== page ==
Apple, Microsoft and Facebook. With all due respect, please go to a quiet place and be alone with yourself for a moment. Do you truly, honestly believe that you are going to quit school to build a company like these? Stop drinking your own Kool-Aid for a minute and tell the truth. I have no doubt you are doing something that you are crazy passionate about. You cannot sleep. You work all the time because it isn’t really work, right? What you are doing is awesome, totally needed and will definitely be a big deal. Having said all of that, it probably still won’t be Apple, Microsoft or Facebook and that is totally okay. There are a lot of killer companies out there that don’t change the entire world. Please do not take this as negativity or pessimism. You can do amazing things – and many of you will. ‘Amazing’ and ‘change the world’ are different though.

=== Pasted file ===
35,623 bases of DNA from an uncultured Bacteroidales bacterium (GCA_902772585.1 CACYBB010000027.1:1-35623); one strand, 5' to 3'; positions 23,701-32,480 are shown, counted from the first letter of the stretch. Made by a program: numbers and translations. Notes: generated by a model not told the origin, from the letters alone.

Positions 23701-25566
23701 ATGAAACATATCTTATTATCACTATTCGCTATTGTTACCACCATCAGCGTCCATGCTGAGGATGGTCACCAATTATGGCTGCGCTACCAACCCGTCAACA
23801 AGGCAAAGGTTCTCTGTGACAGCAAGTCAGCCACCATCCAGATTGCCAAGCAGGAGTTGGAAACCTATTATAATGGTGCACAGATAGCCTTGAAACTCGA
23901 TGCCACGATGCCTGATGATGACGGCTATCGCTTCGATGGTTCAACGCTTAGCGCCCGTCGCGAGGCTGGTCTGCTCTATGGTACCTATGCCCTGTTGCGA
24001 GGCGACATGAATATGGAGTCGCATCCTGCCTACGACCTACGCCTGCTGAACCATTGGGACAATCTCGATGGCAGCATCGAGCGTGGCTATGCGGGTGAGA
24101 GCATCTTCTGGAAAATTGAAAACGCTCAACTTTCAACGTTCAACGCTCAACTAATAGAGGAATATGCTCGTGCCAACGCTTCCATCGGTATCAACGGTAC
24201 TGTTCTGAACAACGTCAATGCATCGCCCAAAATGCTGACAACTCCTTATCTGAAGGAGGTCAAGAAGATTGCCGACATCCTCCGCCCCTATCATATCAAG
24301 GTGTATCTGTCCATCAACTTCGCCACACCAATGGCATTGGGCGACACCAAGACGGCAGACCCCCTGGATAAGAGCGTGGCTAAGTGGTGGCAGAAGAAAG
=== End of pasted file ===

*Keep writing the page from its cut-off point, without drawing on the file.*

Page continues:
So why did these three drop out of college? I think there are two answers that were primary drivers for all of them. First, they didn’t view college as a path to a job. Instead, they viewed it as a vehicle to challenge themselves and learn. Once they felt like they could get a greater learning experience elsewhere, they left. College wasn’t nearly as intellectually stimulating for them as it once was. They are literally geniuses, so it’s easy to see why school became less of a challenge for them. The second common denominator is that they all had some traction before they officially quit school. Read their stories and you’ll see that they had very little risk associated with leaving school. Gates came from a very wealthy family and had traction at Microsoft. He knew he was a genius, so if Microsoft failed, he could easily fall back on family or his smarts. Facebook was totally taking off and Zuckerberg was in Silicon Valley raising money while seeing user numbers spike. The risk was fairly low when these geniuses decided to leave school. For most of you the risk will be much higher. That isn’t a reason to not do it, but it is a reason to not compare yourself to them.